I'm an English Lit minor, so to say that I love to read would be a serious understatement. The problem for me started during college, when I had to read so many required books for both my Elementary Education classes and to fill the requirements to have a minor as well, that reading for fun just was lost on me.
I made a promise that I was going to start reading for fun more - and that I was going to keep track of what I was reading so that if I needed to make recommendations to friends/family, I could have something to pull from. So I started a goal of reading at least a book a month for fun - usually I shoot really high with goals and set myself up to fail, so amidst a social life, work, and just being stressed for time, I figured this was an accomplish-able goal.
I set up a book journal, mainly because the first book that I read for fun introduced a ton of characters, and I found that writing down what was going on helped me to really enjoy the book so much. Plus, I can be highly OCD, so having an organized list of books I read and notes I made about them appeased the crazy in my head that would happen if I just wrote down notes on notebook paper and stuffed it somewhere.
So in case you are in need of some books, these are a few of my favorites that I HIGHLY recommend.
The Guernsey Literary and Potato Peel Pie Society - by Mary Ann Shaffer & Annie Barrows.
-Told as a series of letters from a ton of different characters to one specific woman - can get a bit confusing to try to remember everyone (hence writing it all down), but this book is incredible.
-Told in two parts - the exact notes I wrote say,
"Beautifully written and gripping - takes a little while to get into it and sort out different characters, but it so worth the investment. This book is an absolute gem and I would recommend it to anyone".
The Glass Castle - by Jeannette Walls
-I have a soft spot for memoirs. This book bothered me and really stuck with me. It was one of those books that leaves you thinking, "Wait, something isn't right here." What Walls goes through is abusive in a very strange way that you can't quite put your finger on right away.
-My notes say,
"While this was emotionally unsettling, I couldn't put this book down. It is raw, real, and emotional from start to finish. Made me feel guilty for ever complaining that my life was unfair/hard/etc."
Nineteen Minutes - by Jodi Picoult
-This was recommended by a friend of mine, so I decided to read it. Picoult books are a guilty pleasure - she actually is a good writer, but her stories become kind of the same. You know there is going to be a huge twist ending, (hello, My Sister's Keeper, anyone?!), and they're quick reads, which isn't a bad thing.
-It's told through all different perspectives of residents in a small town after a school shooting (obviously I read this book before the events in Newtown - I don't think I could have handled reading a book like this now in spite of recent events). It flips from past to present events to show progression and character development.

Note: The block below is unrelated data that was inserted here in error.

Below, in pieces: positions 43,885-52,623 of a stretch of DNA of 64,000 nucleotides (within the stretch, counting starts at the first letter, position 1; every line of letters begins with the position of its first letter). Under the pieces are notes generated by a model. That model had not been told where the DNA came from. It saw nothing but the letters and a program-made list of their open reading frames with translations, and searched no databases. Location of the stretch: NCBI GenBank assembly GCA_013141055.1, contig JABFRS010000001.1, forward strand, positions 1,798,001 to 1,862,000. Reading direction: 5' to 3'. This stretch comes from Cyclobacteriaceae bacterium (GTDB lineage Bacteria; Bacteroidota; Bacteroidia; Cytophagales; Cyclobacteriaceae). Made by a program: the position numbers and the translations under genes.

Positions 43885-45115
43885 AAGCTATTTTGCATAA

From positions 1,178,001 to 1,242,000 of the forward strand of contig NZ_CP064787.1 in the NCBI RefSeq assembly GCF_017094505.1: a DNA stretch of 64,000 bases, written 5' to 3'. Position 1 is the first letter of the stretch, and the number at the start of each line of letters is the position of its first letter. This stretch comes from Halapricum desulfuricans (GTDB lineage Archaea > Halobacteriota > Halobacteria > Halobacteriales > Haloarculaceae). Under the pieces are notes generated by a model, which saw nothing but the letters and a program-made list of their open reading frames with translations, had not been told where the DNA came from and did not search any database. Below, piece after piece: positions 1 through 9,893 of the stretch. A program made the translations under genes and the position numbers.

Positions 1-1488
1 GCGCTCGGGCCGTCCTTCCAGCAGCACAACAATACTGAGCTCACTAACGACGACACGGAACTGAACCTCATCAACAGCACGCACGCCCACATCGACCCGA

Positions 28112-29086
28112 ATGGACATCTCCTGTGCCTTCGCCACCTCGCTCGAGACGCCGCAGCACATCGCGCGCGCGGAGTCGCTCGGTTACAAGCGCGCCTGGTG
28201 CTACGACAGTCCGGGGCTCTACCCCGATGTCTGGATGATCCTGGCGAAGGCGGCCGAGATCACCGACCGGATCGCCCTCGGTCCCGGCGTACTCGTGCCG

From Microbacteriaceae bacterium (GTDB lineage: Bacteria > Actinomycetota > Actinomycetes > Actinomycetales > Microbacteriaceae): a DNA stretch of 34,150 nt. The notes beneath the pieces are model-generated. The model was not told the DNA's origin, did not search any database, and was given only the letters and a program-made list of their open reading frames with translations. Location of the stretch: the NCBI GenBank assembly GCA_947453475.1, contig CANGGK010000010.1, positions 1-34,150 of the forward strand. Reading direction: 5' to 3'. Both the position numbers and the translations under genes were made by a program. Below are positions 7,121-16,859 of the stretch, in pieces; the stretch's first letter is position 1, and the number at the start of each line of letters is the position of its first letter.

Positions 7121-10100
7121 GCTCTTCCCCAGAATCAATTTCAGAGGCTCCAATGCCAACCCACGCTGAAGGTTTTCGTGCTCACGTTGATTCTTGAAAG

-My notes say:
"Not necessarily great/classic literature, but gripping and extremely thought provoking. An easy, quick read that could be good for a book club because of the discussion it could prompt".
The Bell Jar - by Sylvia Plath
-I am both a feminist and a book nerd, so I do not know how I let this book pass me up for so many years. It reminds me (and my notes even say that stylistically it is similar to) of The Catcher in the Rye, told by a female point of view. The Catcher in the Rye is my favorite book of all time, so it figures that I would like this one just as much.
-This book is almost hard to read at times, because it is said that this book was really Plath describing her own struggles with extreme depression and emotional disorders/psychosis.
-My notes say,
"Plath's descriptions are beautiful and vivid - she effectively uses humor to contrast an otherwise depressing subject. Humor is juxtaposed against the background of suicide, anguish, and psychosis."
-Rating - 4.5/5
Defending Jacob - by William Landay
-Oh my god. I waited to get this book for over a month from our library, and it was finished in seriously two days (granted, one of these days was during a 10 hour drive to South Carolina, but STILL). I was gripped from the first chapter, and Landlay played with my emotions and intelligence, since I was flip flopping over whether or not I thought Jacob was guilty or innocent.
-I don't want to say too much about this book because the beauty is how it all unfolds. I recommended it to my dad after finishing it, and he read it in a day and a half.
-Rating - 4.5/5 - Seriously, especially if you're not a big reader - try to get your hands on this book!
Other books that I read so far include: Memoirs a Geisha (rated 4/5); The Help (rated 5/5); Little Bee (rated 3/5 - I know people loved this book, maybe I need to give it another shot?); and I'm currently reading Mr. Punumbra's 24-Hour Bookstore by Robin Sloane.
Any on this list that you agree/disagree with ratings? Or any that you recommend?
Currently listening to: The City - Madeon